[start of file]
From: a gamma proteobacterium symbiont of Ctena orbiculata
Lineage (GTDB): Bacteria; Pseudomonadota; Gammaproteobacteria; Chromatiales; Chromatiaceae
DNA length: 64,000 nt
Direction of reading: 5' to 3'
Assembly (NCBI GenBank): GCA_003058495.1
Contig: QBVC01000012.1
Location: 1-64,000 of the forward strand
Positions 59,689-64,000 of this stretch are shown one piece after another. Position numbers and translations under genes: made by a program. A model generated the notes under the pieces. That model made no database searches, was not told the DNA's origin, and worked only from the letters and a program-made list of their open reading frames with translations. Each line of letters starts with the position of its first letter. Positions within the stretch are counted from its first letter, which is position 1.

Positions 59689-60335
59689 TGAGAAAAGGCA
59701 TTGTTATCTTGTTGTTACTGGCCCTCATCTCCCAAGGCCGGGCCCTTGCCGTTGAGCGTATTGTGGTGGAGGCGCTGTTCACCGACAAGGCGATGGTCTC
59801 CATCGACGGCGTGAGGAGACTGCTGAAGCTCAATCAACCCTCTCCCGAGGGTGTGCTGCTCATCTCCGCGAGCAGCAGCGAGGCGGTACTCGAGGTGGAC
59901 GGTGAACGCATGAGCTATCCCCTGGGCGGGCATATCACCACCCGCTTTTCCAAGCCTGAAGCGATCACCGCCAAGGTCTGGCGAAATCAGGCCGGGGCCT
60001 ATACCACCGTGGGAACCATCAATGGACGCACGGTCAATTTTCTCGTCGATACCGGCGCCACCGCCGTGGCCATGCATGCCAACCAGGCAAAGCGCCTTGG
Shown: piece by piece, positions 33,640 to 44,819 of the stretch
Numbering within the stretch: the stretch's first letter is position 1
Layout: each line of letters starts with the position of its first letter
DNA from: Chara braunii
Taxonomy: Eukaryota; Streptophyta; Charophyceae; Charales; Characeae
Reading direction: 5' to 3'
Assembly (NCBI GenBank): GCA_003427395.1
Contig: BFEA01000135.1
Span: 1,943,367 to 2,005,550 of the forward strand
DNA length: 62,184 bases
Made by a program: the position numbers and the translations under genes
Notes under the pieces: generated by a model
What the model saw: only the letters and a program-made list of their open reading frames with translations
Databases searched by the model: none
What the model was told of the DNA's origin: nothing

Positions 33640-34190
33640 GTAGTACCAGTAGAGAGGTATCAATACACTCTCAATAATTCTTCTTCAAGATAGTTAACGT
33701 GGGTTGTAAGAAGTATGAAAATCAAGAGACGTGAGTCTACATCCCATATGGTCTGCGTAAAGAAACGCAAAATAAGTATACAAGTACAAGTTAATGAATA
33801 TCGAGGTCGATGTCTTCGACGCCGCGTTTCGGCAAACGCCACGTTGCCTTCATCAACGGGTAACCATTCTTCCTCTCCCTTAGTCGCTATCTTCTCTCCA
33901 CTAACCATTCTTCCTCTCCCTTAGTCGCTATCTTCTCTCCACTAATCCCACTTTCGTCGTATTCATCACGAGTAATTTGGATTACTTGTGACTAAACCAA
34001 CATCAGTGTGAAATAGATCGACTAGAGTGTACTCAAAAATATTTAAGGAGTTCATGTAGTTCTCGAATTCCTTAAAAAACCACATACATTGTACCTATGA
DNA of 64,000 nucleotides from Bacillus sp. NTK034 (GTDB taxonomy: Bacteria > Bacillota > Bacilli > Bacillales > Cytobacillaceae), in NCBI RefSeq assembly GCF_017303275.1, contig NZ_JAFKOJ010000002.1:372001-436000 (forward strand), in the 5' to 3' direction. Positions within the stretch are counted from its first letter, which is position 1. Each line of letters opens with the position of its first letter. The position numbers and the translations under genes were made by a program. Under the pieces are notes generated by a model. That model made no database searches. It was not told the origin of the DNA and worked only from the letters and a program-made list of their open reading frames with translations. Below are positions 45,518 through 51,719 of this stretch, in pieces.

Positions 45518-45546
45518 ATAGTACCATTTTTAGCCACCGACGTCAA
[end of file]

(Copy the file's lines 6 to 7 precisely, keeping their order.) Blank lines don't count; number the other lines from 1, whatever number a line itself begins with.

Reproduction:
Contig: QBVC01000012.1
Location: 1-64,000 of the forward strand